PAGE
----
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Dem convention speakers hone their rhetoric for fall campaigns

Jon Corzine
Corzine is scheduled to speak at Wednesday's convention session  

LOS ANGELES (CNN) -- For Senate candidates like New Jersey's Jon Corzine, the Democratic National Convention offers a chance to sharpen their message, make some contacts and earn some exposure.

"It's an opportunity for me to work my delegation, which aare the people who can help make it happen in November," Corzine said. "It's a tremendous opportunity for me to plug into the national campaign, and build up my own excitement about this process."

Corzine, who is slated to speak Wednesday, is running against New Jersey Rep. Bob Franks in November for the seat held by retiring Democrat Frank Lautenberg. His campaign is debating how to use his appearance in campaign materials in November.

At their convention in Philadelphia, Republicans focused on broad, inclusive themes and generally avoided direct attacks on the Democrats. Most jabs were limited to speeches by presidential nominee George W. Bush and his running mate, Dick Cheney.

But Democrats in Los Angeles, who have high hopes of reclaiming control of the House of Representatives and perhaps the Senate in November, appear to have been given free rein to blast away at the GOP.

Sen. Dick Durbin of Illinois told the handful of delegates who showed up for the afternoon session's opening that Democrats backed diversity "all the time, not just every four years at a convention." And he said Republicans were counting on "collective amnesia," hoping that Americans forget the economic doldrums of the early 1990s.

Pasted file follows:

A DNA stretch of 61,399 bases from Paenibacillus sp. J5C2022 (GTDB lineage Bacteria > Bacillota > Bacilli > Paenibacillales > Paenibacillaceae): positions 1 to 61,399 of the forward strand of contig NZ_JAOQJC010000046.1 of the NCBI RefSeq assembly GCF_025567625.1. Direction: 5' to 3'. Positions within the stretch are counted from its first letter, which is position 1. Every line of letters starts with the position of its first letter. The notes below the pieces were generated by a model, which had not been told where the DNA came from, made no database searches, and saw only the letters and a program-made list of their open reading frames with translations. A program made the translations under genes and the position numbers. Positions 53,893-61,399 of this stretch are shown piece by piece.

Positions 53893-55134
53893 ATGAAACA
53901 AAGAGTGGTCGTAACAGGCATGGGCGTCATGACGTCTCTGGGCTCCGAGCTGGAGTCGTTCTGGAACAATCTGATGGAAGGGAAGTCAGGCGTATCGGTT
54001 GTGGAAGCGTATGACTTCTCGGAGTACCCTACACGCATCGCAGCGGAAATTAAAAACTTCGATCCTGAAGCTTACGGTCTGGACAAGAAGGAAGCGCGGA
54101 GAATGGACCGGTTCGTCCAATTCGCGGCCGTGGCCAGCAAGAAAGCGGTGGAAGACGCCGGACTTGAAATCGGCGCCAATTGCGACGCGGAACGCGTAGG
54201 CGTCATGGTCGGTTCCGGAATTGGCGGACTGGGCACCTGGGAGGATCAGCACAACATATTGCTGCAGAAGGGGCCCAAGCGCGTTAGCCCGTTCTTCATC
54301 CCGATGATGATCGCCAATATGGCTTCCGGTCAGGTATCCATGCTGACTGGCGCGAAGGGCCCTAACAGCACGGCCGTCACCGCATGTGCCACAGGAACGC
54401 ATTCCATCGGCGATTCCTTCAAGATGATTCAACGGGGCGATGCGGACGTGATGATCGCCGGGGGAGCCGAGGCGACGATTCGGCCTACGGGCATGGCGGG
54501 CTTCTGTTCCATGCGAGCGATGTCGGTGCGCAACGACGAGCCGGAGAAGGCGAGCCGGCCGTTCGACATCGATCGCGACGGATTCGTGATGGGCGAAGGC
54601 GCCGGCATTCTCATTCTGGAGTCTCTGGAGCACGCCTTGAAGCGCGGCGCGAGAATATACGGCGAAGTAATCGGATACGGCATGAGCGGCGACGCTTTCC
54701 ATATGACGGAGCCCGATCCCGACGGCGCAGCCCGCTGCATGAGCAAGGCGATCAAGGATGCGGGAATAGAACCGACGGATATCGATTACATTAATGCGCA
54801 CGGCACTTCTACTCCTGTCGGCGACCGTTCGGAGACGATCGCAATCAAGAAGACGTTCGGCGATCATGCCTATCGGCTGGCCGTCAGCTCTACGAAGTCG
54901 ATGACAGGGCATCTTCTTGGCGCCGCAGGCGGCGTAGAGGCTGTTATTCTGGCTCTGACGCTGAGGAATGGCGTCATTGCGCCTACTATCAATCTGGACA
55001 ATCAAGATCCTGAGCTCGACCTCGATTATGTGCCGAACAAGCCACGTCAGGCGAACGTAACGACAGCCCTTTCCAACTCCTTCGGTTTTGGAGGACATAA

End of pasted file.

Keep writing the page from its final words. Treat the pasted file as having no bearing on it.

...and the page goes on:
"Where eight years ago the want ads were empty and the welfare lines were long, we now have 22 million new jobs in our nation," Durbin said. "Where eight years ago stagnation was crippling our economy, we now stand strong."

As President Clinton did in his valedictory Monday night, Sen. Jack Reed of Rhode Island reminded delegates that the administration's 1993 deficit reduction package passed without a single Republican vote.

"Republicans were wrong then and they are wrong now," Reed said.

Corzine said, "I think the way we deal with it compared to how Republicans dealt with it in Philadelphia are two totally different things. We're actually talking about issues on a consistent basis."


Tuesday, August 15, 2000

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